Contact precautions are an important component of our interventions to reduce the transmission of MDRO’s (multi-drug-resistant organisms) and other potentially contagious diseases in hospitals. But contact precautions, in particular contact isolation, are not without potential downsides. We’ve done several columns (listed below) on the unintended consequences of contact isolation.
The SHEA (Society for Healthcare Epidemiology of America) expert guidance on duration of contact precautions for acute care settings was recently published (Banach 2018). Most prior guidelines for contact precautions for MDRO’s (multi-drug-resistant organisms) have addressed when to use such precautions but have paid less attention to how long such precautions should be used.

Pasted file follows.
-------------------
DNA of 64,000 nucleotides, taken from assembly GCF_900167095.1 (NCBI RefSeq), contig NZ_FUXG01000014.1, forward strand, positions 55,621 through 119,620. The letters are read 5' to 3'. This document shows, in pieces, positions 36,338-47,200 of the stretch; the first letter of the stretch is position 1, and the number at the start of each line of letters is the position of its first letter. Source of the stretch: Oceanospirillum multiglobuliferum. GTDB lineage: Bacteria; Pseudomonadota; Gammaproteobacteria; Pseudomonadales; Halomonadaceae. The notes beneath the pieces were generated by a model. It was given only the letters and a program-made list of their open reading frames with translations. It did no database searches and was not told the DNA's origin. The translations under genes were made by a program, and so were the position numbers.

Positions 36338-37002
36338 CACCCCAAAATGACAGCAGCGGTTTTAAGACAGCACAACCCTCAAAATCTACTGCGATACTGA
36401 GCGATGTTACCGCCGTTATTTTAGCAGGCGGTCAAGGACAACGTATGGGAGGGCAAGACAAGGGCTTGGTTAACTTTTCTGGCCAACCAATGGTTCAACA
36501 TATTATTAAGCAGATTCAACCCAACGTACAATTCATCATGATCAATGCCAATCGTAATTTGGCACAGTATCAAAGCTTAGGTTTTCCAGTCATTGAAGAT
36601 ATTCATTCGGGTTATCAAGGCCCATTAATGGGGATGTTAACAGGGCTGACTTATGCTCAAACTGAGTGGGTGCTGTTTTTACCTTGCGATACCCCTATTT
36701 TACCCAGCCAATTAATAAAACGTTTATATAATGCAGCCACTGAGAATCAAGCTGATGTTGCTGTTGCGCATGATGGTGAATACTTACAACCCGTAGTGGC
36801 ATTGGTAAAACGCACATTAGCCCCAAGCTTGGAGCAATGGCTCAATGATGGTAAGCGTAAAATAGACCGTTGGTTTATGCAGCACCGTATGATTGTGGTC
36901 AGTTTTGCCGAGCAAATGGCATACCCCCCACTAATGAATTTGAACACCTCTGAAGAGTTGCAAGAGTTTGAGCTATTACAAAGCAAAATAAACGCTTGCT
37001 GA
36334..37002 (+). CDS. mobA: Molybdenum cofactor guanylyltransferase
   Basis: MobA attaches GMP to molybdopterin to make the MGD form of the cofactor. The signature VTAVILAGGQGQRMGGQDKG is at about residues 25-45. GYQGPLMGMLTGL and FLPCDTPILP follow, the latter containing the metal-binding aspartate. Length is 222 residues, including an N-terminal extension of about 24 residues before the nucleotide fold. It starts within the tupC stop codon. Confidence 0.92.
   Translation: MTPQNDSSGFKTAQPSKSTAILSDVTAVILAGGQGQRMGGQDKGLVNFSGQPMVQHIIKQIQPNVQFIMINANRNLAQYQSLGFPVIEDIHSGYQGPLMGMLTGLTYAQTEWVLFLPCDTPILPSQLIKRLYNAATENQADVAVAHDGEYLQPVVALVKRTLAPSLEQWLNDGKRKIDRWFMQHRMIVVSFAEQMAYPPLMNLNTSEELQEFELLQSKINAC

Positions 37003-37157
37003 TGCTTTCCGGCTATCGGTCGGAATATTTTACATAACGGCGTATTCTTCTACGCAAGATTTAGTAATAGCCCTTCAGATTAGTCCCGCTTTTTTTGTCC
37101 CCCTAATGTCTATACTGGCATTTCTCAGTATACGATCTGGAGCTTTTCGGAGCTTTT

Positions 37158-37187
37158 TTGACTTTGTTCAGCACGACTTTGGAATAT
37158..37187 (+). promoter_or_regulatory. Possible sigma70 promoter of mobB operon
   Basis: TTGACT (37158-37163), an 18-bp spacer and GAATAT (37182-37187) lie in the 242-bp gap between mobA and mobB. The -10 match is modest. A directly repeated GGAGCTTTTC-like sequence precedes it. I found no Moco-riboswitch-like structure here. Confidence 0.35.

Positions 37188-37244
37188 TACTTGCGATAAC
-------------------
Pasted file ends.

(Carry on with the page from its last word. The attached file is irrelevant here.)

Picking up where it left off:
SHEA notes that expert guidance documents are developed to address areas of relatively narrow scope that lack the level of evidence required for a formal guideline but are important for the provision of safe and effective healthcare.
The SHEA guidance provides recommendations regarding discontinuation of contact precautions (CP) at the individual patient level in acute-care hospitals employing CP for the following organisms:
You’ll have to go to the actual SHEA document for details of the recommendations for each organism. The guidance also has good discussion about sites of colonization and groups at risk for prolonged colonization and discussion about microbiology testing, including molecular testing.
Some of our prior columns on the unintended consequences of contact isolation:
Banach D, Bearman G, Barnden M, et al. Duration of Contact Precautions for Acute-Care Settings. Infection Control & Hospital Epidemiology 2018; 1-18. Published online: 11 January 2018